EC plans cybercrime centre to fight online crooks

EC plans cybercrime centre to fight online crooks

The EC is planning to create a European cybercrime centre to help protect the continent's citizens and businesses from a threat that claims one million victims around the world every day.

Based within Europol in The Hague, the centre will open next January - if adopted - and be the European focal point in fighting cybercrime, focusing on issues like card and online banking fraud carried out by organised gangs.

Experts will also work on preventing cybercrimes affecting e-banking and online booking activities, in a bid to improve 'e-consumer' trust, says the Commission. Other high-profile areas covered by the centre will be the protection of social network profiles to guard against online identity theft, child sexual exploitation and attacks affecting critical infrastructure and information systems in the Union.

Explaining the thinking behind the centre, the EC says that around three quarters of European households now have Internet access at home and more than a third of citizens bank online. Consequently, cybercrime is on the rise and crooks have created a profitable underground market where card details can be sold between gangs for as little as EUR1 a piece.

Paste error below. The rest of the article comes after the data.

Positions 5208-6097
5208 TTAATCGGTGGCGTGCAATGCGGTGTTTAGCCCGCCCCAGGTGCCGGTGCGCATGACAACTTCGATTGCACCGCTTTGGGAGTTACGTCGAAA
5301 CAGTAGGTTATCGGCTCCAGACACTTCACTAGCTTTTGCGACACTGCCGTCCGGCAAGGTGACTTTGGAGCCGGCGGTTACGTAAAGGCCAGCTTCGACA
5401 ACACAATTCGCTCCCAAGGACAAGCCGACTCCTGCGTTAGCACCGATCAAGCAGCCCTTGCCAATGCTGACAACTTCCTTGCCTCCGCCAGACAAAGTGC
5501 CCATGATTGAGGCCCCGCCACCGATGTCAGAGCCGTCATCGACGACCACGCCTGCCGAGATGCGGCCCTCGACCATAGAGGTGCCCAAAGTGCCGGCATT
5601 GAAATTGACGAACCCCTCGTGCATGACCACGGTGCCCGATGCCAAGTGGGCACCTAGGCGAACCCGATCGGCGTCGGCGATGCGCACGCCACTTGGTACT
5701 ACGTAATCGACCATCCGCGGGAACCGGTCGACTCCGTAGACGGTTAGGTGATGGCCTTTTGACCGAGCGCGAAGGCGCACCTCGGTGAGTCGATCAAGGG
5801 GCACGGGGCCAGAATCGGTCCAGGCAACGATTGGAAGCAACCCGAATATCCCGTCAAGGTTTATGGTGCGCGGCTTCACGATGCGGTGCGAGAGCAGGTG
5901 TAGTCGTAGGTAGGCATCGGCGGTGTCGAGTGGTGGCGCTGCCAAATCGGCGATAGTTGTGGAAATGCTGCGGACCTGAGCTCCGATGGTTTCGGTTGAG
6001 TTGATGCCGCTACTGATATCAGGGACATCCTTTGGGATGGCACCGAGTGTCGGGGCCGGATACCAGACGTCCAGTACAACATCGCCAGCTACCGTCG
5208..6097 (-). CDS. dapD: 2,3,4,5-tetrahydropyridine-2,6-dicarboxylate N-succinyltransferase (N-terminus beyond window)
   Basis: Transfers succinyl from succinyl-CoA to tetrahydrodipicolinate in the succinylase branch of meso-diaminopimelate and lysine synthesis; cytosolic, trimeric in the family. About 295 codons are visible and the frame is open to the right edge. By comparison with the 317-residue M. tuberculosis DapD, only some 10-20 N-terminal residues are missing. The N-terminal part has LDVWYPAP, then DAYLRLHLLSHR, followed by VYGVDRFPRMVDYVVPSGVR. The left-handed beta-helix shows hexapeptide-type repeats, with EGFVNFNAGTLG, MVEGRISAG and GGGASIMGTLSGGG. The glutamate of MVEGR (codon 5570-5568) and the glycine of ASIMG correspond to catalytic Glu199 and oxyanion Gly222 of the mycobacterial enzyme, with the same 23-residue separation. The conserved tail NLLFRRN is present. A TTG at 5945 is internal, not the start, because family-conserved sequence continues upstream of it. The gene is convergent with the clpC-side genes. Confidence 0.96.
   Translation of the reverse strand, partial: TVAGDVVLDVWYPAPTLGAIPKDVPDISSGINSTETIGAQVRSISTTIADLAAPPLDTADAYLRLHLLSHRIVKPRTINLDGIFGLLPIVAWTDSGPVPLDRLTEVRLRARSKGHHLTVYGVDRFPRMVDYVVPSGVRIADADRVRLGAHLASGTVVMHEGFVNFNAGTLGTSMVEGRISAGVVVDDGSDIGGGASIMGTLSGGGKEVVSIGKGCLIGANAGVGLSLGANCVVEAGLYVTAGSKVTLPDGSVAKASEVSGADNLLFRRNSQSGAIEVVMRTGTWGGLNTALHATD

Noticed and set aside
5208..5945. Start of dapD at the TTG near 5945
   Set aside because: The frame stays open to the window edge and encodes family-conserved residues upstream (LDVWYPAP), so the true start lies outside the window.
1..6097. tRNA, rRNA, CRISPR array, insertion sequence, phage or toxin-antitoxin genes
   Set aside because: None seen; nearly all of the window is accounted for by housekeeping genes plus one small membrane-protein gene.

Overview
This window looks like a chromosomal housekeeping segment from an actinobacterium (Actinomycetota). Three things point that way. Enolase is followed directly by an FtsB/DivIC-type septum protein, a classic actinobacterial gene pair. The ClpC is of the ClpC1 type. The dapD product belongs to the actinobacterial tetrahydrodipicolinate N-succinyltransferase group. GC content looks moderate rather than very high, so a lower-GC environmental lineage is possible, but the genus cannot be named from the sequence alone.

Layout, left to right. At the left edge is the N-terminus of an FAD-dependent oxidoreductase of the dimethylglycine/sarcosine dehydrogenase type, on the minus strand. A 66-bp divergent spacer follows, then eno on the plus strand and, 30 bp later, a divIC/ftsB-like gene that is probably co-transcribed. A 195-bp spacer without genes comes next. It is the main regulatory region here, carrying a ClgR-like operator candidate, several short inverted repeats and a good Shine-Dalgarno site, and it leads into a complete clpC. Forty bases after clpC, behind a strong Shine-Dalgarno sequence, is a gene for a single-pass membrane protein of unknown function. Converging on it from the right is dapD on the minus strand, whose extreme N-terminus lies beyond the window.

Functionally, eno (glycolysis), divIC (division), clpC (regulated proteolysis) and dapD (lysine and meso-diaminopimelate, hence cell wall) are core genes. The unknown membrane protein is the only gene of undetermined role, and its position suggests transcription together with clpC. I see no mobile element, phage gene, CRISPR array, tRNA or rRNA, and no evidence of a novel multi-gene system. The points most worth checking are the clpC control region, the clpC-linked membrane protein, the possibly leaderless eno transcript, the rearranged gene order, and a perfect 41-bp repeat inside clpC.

The base will warn EU member states of major cybercrime threats and alert them of weaknesses in their online defences as well as identify organised networks. In addition, its staff will provide operational support in concrete investigations, be it with forensic assistance or by helping to set up joint investigation teams.

The new centre will also serve as a knowledge base for national police and pool European cybercrime expertise and training efforts. It will be able to respond to queries from cybercrime investigators, prosecutors and judges as well as the private sector on specific technical and forensic issues.

Cecilia Malmström, European Commissioner for home affairs, says: "Millions of Europeans use the Internet for home banking, online shopping and planning holidays, or to stay in touch with family and friends via online social networks. But as the online part of our everyday lives grows, organised crime is following suit - and these crimes affect each and every one of us. We can't let cybercriminals disrupt our digital lives. A European Cybercrime Centre within Europol will become a hub for cooperation in defending an internet that is free, open and safe."

Comments: (1)

A Finextra member
A Finextra member 29 March, 2012, 16:13Be the first to give this comment the thumbs up 0 likes

Another move which reflects the growing awareness of the need to prove and protect identity online. Deloitte’s January report on the Top Technology Trends for 2012 identified digital identity as a key issue, and initiatives geared to tackle these concerns have been launched by both the UK and US governments, with the UK Identity Assurance Programme and the National Strategy for Trusted Identities in Cyberspace (NSTIC) in the United States.